As of 7:35 a.m. ET on Wednesday, Dow Jones Industrial Average futures were up 726 points and indicated a rise of 702 points at the open. S&P 500 and Nasdaq 100 futures also pointed to solid opening gains. Still, the implied open could change as markets remain volatile.
Biden’s success early into Super Tuesday voting appeared to buoy U.S.
“We think the equity market has also been spooked by the decline in expectations that Trump will get reelected in the betting market, as well as
“If Super Tuesday goes well for Biden, the areas with
The stock rose more than 4% in extended trading Tuesday night.
Investors have long applauded Biden for his middle-of-the-road tact in contrast to the more-progressive policies of
Warren, a former law school professor who specialized in bankruptcy law, is not a favorite on Wall Street as she proposes detailed plans to break up big banks and technology companies and raise taxes.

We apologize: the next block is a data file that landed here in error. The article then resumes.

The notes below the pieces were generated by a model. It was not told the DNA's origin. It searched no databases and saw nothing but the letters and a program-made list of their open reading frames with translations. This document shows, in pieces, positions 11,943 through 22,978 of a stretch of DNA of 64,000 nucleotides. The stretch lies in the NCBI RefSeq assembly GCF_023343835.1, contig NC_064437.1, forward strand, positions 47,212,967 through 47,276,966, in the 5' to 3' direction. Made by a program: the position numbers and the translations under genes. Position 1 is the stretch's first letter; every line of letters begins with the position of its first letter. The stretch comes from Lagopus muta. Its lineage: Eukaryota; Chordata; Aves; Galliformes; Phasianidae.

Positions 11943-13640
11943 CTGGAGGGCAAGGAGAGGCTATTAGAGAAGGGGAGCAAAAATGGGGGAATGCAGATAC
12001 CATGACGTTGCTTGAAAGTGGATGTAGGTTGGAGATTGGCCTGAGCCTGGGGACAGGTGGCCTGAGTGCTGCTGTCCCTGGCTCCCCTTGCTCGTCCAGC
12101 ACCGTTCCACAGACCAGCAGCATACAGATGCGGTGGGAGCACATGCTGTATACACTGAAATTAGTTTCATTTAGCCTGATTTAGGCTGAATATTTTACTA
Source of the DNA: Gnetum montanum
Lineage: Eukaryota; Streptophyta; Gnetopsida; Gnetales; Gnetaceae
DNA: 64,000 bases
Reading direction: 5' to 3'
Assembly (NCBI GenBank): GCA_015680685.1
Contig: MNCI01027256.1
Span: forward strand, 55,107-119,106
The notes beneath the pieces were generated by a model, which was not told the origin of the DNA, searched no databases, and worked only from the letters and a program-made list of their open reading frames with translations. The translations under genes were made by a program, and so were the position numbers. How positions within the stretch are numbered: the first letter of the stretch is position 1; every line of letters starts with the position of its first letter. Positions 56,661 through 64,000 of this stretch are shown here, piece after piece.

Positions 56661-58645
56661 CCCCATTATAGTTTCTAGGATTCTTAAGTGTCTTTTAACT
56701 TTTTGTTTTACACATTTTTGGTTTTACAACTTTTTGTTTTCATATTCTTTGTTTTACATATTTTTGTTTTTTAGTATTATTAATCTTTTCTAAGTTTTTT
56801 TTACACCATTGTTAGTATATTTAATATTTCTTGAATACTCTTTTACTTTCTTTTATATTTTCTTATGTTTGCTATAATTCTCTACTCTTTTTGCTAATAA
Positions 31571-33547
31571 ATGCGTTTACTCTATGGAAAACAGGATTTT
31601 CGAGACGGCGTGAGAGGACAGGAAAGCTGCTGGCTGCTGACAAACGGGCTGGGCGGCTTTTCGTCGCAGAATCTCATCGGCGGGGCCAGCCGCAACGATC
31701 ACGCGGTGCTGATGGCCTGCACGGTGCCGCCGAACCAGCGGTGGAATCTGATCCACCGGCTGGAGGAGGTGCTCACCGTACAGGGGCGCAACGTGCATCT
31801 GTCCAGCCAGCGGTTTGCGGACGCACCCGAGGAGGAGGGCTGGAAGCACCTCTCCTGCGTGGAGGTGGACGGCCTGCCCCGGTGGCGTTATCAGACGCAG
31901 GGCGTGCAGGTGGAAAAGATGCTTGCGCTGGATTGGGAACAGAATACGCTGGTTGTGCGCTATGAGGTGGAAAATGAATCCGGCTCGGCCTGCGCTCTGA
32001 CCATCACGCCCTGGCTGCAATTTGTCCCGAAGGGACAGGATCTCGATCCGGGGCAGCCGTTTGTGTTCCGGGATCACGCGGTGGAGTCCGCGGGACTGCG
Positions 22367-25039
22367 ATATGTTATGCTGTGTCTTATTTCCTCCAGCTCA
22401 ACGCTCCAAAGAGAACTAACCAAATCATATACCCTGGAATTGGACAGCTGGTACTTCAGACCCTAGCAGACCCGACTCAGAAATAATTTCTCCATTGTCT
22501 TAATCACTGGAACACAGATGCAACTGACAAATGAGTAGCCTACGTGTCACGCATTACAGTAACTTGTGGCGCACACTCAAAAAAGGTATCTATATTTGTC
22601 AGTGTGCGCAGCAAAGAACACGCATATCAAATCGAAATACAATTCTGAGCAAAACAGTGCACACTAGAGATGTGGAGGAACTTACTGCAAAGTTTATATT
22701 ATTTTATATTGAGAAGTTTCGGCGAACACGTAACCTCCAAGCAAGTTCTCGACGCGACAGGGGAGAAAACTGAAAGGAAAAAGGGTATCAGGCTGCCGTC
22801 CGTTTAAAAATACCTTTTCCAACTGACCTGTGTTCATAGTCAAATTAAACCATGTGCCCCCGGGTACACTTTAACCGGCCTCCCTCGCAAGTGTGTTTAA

“Stocks will be even more relieved at Warren’s coming concession as they are at Biden’s big showing,” Brown tweeted. “Wall Streeters
Tuesday’s session marked yet another volatile session for U.S.
The decision to cut rates by half a percentage point came two weeks before the Fed’s next scheduled meeting and reflected the central bank’s belief that quick action would be most effective to combat the dampening impact of the virus.
The Fed’s extraordinary cut was the first such emergency action coming in between scheduled meetings since the financial crisis
Though stocks initially traded higher, the Dow, S&P 500 and Nasdaq Composite all reversed course to end Tuesday’s session markedly lower. The Dow fell more than 780 points, or 2.9%, and the S&P 500 dropped 2.8% with both indexes back in
Investors, in turn, loaded up on U.S. Treasurys, pushing the benchmark 10-year yield below 1% for the first time ever. Gold, meanwhile, jumped 2.9
—CNBC’s Eustance Huang and Michael Bloom contributed to this report.